Recently I was told that you are the average of the five people you hang out with the most. Which really made me stop and think about all the people I tend to attract as well as those whom I hang out with on a regular basis. I realized that, in many ways, I’m a pretty lucky guy because I have a great core group of friends, associates, and family that tend to be mostly supportive.
A circle of supportive people is one of the most powerful groups you can have in your life. With the right circle, you can get the motivation and understanding that you need to build your self-confidence and accomplish your most cherished dreams.
I have some supportive people in my life and I can’t tell you how grateful I am to be spending time with these folks. They help me achieve clarity and have given me the loving kick in the rear that I’ve needed for so long. Having a support team — and I’m not just talking about a VA here — is one of the best gifts you can give to yourself.
Think About Who Supports You
It may sound simple, but few people really think about which of their friends, family and associates are supportive and which aren’t. You may have friends that you’ve hung onto for years simply because you have a history together, even when that friend isn’t supportive. This is counterproductive and can lead to not only a toxic friendship that does more harm than good, but can wreck your self-esteem as well.
There’s not a whole lot we can do about our family – we’re kinda stuck with them, like it or not — but to gather friends and associates who are truly supportive, take an honest look at each of them and see whether they measure up when you need support.
The reality is that there may be people that you need to cut loose in order to cultivate a supportive circle.
Meet New People Who Share Your Values
If you don’t have many supportive friends, it’s time to make some new ones. Join a civic organization or the Chamber of Commerce, do volunteer work or support a cause that will allow you to meet people who share your set of values. Join a mastermind group. Get yourself a coach. With these values in common, you can meet people who understand you and will support you when you need it. You’ll each have a common point of reference and can use it to connect to each other.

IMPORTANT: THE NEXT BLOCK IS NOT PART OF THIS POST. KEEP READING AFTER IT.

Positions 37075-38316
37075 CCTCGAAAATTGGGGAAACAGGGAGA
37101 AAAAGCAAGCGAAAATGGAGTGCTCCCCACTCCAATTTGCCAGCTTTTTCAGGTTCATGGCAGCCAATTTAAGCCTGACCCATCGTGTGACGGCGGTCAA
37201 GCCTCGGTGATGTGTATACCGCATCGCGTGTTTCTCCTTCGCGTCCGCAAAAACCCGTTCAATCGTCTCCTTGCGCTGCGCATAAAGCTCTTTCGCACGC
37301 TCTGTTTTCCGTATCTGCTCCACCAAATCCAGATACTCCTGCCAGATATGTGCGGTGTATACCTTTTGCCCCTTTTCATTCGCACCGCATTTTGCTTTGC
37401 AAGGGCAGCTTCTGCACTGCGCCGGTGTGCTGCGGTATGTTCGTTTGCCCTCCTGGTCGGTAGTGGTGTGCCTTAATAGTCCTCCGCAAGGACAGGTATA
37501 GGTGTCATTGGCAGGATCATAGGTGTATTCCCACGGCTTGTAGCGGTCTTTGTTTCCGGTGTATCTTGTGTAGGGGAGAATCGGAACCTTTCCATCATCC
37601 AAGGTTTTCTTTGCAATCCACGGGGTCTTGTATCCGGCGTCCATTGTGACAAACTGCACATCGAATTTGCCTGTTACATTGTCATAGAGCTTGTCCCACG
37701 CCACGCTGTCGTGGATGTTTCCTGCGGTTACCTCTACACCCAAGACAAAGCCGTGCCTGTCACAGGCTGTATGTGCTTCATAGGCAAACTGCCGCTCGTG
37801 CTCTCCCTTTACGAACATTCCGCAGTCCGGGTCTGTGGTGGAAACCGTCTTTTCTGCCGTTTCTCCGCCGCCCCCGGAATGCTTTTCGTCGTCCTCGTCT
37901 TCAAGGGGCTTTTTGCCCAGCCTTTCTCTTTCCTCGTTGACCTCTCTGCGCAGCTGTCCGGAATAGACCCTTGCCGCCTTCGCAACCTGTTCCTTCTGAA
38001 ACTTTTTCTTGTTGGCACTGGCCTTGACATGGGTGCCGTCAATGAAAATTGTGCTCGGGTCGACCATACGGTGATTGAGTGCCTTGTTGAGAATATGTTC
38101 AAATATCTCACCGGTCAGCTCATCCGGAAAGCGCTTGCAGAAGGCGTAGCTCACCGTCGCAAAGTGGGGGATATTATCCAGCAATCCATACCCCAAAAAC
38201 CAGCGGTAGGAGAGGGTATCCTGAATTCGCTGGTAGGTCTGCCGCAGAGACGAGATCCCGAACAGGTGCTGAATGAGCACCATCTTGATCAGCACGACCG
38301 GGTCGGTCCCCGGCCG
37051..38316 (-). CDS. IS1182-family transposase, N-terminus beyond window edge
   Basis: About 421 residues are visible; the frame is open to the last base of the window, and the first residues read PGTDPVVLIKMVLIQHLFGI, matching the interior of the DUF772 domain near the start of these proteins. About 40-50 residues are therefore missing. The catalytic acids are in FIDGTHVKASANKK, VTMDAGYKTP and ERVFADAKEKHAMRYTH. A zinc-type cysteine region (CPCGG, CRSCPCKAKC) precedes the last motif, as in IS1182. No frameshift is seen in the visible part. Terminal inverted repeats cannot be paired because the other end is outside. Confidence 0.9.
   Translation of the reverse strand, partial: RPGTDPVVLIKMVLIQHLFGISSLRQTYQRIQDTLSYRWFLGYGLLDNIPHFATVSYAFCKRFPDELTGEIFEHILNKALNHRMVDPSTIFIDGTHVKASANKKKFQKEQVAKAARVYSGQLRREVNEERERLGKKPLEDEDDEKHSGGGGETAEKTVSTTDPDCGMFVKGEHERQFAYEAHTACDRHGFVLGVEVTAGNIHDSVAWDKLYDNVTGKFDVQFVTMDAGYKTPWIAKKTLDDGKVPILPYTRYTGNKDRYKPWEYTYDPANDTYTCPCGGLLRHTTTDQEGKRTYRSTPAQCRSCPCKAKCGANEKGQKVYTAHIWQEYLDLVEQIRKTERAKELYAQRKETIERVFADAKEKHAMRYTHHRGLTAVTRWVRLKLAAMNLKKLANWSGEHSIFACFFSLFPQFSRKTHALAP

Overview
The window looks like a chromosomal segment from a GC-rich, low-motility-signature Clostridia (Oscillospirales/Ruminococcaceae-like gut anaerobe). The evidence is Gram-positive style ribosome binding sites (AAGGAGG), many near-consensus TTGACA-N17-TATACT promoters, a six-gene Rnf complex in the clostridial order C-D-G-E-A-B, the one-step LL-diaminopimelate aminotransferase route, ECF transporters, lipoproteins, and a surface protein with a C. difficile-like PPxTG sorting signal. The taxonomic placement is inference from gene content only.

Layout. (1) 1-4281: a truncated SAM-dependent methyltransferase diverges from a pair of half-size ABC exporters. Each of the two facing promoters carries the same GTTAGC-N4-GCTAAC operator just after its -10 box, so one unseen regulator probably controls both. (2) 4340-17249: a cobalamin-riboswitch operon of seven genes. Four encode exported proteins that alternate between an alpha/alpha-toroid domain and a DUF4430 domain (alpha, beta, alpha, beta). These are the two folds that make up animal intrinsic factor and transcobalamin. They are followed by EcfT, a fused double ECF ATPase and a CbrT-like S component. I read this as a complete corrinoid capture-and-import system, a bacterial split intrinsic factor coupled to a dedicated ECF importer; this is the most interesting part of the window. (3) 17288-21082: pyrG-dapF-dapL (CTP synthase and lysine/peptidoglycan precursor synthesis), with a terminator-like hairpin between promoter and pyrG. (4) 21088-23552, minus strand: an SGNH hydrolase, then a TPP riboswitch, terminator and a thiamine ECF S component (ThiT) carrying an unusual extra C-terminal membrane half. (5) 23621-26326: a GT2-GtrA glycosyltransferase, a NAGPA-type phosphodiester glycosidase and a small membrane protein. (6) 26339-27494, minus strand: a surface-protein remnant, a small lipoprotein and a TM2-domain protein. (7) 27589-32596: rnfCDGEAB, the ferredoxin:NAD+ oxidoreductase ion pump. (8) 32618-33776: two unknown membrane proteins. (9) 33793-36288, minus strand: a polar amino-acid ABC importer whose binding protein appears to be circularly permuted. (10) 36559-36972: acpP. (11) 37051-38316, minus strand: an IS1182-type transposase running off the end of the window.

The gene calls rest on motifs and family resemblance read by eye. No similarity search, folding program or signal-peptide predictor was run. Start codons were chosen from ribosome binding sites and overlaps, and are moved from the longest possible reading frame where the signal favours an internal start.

Talk to People In Your Situation
Whether you’re a new mother or a recent retiree or a new business owner, other people who understand your current situation are more likely to be supportive than those who don’t understand it.
This is especially true for entrepreneurs and the self-employed. Folks around you – and unfortunately this often means spouses, partners and other family numbers – likely can’t see the value in what you are doing and usually encourage you to go out and get a real J.O.B.
While you can’t get rid of these people – short of divorce or murder – you can simply choose to not engage them about your business. Just don’t talk about it with any of them. If anyone asks, simply tell them that things are going great and thank them for asking.
But there are usually a lot of opportunities to hang out with other entrepreneurs and business people and you would be wise to seek them out.
So, to meet people with a similar life or business experience, join a local club for people like you. Look online for local clubs or better yet, start one of your own. A group of people who understand your experience on a personal level can not only offer you support, but you will also be well equipped to give it to others. Your circle of friends and business associates will be there through your ups and downs and will always understand the problems you share.
It’s important to keep your circle of friends close when you need them. To keep the group functioning well and being supportive of one another, find a way to meet regularly, even if it’s just once a month over coffee. You can ask for the support you need and your associates will know just how to support you. Always be sure that you ask them how you can support them.
Make a List of What You Want in a Friend or Business Associate
You know that you want your group of friends to be supportive, but how will your circle provide that support? Look for friends who are sympathetic, caring, unselfish and who have a sincere need to connect with others.
You likely have other traits that you want to see in your friends and associates. Make a list and look for people who meet your criteria. With just the right mix of people, you can create a circle that will provide just the support you crave.
Just remember, you can’t sit at home behind your computer and find all the support you need. Get out and meet people.© Copyright 2012 Marty Marsh